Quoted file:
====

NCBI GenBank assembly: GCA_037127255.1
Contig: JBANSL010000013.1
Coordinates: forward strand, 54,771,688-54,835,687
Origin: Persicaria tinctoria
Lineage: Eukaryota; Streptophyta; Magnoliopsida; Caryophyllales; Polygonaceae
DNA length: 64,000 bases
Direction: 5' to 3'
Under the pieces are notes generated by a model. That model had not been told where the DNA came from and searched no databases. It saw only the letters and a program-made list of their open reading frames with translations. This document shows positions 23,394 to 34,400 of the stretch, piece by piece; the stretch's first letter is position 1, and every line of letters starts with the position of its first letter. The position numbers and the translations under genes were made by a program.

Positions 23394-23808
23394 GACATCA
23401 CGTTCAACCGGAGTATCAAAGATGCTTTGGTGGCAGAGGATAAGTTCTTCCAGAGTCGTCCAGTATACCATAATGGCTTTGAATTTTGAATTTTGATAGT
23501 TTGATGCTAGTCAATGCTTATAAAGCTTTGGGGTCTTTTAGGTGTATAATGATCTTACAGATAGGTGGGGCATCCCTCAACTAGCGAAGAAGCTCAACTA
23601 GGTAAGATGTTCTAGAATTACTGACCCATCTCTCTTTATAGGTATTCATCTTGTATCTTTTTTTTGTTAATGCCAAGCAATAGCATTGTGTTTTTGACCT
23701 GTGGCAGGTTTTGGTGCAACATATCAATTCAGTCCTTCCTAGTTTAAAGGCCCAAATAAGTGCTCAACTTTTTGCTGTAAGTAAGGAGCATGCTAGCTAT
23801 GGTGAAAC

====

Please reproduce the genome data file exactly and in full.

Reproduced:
NCBI GenBank assembly: GCA_037127255.1
Contig: JBANSL010000013.1
Coordinates: forward strand, 54,771,688-54,835,687
Origin: Persicaria tinctoria
Lineage: Eukaryota; Streptophyta; Magnoliopsida; Caryophyllales; Polygonaceae
DNA length: 64,000 bases
Direction: 5' to 3'
Under the pieces are notes generated by a model. That model had not been told where the DNA came from and searched no databases. It saw only the letters and a program-made list of their open reading frames with translations. This document shows positions 23,394 to 34,400 of the stretch, piece by piece; the stretch's first letter is position 1, and every line of letters starts with the position of its first letter. The position numbers and the translations under genes were made by a program.

Positions 23394-23808
23394 GACATCA
23401 CGTTCAACCGGAGTATCAAAGATGCTTTGGTGGCAGAGGATAAGTTCTTCCAGAGTCGTCCAGTATACCATAATGGCTTTGAATTTTGAATTTTGATAGT
23501 TTGATGCTAGTCAATGCTTATAAAGCTTTGGGGTCTTTTAGGTGTATAATGATCTTACAGATAGGTGGGGCATCCCTCAACTAGCGAAGAAGCTCAACTA
23601 GGTAAGATGTTCTAGAATTACTGACCCATCTCTCTTTATAGGTATTCATCTTGTATCTTTTTTTTGTTAATGCCAAGCAATAGCATTGTGTTTTTGACCT
23701 GTGGCAGGTTTTGGTGCAACATATCAATTCAGTCCTTCCTAGTTTAAAGGCCCAAATAAGTGCTCAACTTTTTGCTGTAAGTAAGGAGCATGCTAGCTAT
23801 GGTGAAAC